By Shalom Goldman, Duke University
What do the Rolling Stones have to do with religion? Aside from the usual answer—that they are a religion in their own right for many rock and roll fans—they now find themselves in the midst of another kind of religious controversy. Surprisingly, it is a controversy that places, albeit briefly, Orthodox Jews and advocates for the Palestinian cause on the same side of an argument.
The controversy arose when the Rolling Stones announced in March that they would be performing in Tel Aviv. And while I’m sure that the Stones managers and the Israeli promoters expected considerable publicity, they didn’t anticipate that the very announcement of a Stones concert and the timing of that performance would create a firestorm.
At issue was a clash between the traditional Jewish calendar and the secular calendar of musical events. The news of the concert came right before Passover. In the Jewish calendar the holiday of Passover doesn’t stand on its own, but inaugurates a seven-week period of religious observance that ends in a lesser-known holiday called Shavuot (the Festival of Weeks).
Passover commemorates the Exodus from Egypt and Shavuot the revelation or “giving of the Torah” on Mt Sinai. In the biblical narrative these two events—the crossing of the Red Sea and the gathering at Sinai—are situated within months of each other. The giving of the Torah at Sinai is the culmination of the Exodus story. In rabbinic understanding the reason for the Exodus is to enable the Hebrew people to enter into a covenant with God. The famous forty years of wandering in the Sinai desert follow the dramatic events of the revelation, including the worship of the Golden Calf.
In 20th-century America, Passover has emerged as the most celebrated Jewish holiday; Shavuot is not even a close second. (Hanukkah has that honor.) Though only 15 percent of American Jews attend weekly synagogue service, the great majority of Jews participate in the Passover Seder, a celebration that resonates with the American Thanksgiving ritual. In Israel too, where weekly synagogue attendance among Jews is not much higher (perhaps 20 percent), Passover is the Jewish holiday. Its counterpart and culmination, Shavuot, is much neglected and in some sectors of the Jewish community virtually forgotten.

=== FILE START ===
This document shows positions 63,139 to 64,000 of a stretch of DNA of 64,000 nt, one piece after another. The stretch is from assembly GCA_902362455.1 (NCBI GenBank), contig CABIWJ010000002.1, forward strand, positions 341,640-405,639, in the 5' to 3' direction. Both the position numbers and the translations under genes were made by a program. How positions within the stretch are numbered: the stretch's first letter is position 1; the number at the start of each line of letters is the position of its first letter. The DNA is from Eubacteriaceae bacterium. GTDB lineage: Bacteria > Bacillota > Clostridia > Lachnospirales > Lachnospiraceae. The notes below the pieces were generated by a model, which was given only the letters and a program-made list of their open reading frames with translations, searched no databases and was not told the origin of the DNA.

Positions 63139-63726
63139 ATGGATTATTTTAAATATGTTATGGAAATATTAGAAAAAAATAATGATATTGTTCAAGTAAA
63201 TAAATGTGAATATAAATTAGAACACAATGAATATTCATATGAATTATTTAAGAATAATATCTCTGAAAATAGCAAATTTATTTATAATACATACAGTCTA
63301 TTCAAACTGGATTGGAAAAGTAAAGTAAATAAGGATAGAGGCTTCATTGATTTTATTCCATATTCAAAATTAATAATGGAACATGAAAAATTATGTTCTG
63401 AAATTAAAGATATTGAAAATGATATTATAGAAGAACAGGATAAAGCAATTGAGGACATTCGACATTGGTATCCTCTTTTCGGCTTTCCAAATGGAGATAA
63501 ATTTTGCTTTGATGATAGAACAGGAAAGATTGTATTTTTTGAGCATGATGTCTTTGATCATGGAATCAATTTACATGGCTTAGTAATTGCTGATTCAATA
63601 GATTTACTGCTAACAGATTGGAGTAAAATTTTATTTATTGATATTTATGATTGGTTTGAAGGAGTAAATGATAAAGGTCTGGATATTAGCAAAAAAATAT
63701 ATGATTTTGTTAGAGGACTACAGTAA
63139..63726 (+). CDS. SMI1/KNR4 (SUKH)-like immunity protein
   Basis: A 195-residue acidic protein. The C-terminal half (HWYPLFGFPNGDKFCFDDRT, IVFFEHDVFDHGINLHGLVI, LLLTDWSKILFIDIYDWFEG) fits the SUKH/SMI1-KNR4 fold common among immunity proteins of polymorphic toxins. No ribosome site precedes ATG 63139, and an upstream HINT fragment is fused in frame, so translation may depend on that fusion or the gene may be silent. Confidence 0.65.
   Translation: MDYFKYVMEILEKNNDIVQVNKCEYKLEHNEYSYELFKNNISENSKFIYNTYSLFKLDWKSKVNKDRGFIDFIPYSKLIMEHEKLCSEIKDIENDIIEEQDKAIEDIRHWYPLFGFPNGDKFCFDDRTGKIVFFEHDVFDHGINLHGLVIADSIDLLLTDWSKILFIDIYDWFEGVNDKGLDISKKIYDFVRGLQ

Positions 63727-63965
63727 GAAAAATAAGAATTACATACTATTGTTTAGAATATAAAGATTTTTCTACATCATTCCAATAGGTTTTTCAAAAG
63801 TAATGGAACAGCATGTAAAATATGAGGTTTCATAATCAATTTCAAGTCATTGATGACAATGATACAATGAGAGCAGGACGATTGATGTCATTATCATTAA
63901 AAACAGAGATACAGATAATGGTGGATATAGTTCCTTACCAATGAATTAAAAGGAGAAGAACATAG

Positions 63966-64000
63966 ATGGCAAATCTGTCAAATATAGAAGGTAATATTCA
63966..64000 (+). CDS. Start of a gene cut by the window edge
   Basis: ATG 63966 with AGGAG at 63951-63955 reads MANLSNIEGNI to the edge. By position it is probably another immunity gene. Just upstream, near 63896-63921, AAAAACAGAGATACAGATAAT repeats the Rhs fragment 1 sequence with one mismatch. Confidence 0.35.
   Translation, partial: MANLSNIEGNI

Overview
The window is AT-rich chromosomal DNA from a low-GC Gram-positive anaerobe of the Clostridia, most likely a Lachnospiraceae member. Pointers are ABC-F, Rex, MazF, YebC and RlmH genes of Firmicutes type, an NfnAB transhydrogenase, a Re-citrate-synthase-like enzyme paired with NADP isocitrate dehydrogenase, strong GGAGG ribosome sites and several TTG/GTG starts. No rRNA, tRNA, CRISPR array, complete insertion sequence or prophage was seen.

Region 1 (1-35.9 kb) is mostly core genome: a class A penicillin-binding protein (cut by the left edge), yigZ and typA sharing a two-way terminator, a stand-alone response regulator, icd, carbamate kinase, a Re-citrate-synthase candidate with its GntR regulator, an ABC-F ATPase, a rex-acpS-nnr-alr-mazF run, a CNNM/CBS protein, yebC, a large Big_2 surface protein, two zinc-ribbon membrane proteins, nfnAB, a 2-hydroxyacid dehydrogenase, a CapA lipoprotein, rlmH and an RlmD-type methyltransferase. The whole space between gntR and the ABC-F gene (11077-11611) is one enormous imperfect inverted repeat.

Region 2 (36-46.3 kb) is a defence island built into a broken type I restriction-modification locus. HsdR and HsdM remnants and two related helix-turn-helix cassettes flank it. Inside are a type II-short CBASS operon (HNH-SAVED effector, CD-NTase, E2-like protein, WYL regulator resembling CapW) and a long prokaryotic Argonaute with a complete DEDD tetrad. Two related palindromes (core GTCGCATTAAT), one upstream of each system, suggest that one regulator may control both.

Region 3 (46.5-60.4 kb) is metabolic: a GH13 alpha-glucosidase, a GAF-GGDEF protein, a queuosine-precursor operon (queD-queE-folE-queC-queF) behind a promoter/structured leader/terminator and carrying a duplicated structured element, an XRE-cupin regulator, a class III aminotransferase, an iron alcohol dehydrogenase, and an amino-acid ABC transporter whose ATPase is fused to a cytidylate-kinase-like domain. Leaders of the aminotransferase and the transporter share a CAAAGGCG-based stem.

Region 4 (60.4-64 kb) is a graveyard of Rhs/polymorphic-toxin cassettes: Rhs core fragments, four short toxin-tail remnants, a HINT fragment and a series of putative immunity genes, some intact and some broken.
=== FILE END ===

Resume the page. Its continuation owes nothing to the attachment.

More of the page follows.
As scholar Michael Carasik suggested a number of years ago, one of the reasons for Shavuot being a “forgotten holiday” is sociological:
Passover is the occasion when families reconnect in a Jewish context; at the other end of the year, even non-Jewish calendars in the United States tend to note Rosh Hashanah and Yom Kippur, and Gentiles have gotten used to their Jewish coworkers disappearing to attend synagogue services on those holidays. But Shavuot occurs at the beginning of summer. The school year is often over, and even synagogues expect to be less busy. Outside traditional circles, American Jews mostly ignore the holiday. Jewish Ideas Daily, 2011
But I suspect that there are deeper factors at work here. “Love” for the State of Israel has become the one unifying principle of identification for the world’s Jews. And from the mid-20th century onward the drama of the establishment of Israel against the background of the Holocaust has been understood by Jews—and by many Christians—as the biblical Exodus redux.
That modern drama, later reinforced by novels like Leon Uris’ bestselling Exodus, culminated in statehood and in the wars that followed Israeli statehood. Unlike the biblical Exodus, this contemporary story did not culminate in a subsequent encounter with the divine—or with the Law that Shavuot celebrates.
The astonishing success of the novel Exodus—a book that sold many million of copies and has never been out of print since it was published in 1959—was both a shaper of that perception and a testament to its power. Abstract concepts like divine revelation and covenant cannot compete with the living drama of the Jewish state.
Outside of traditional Judaism, and even to some extent within it, the commemoration of Shavuot has not been something to get excited about. Until this year.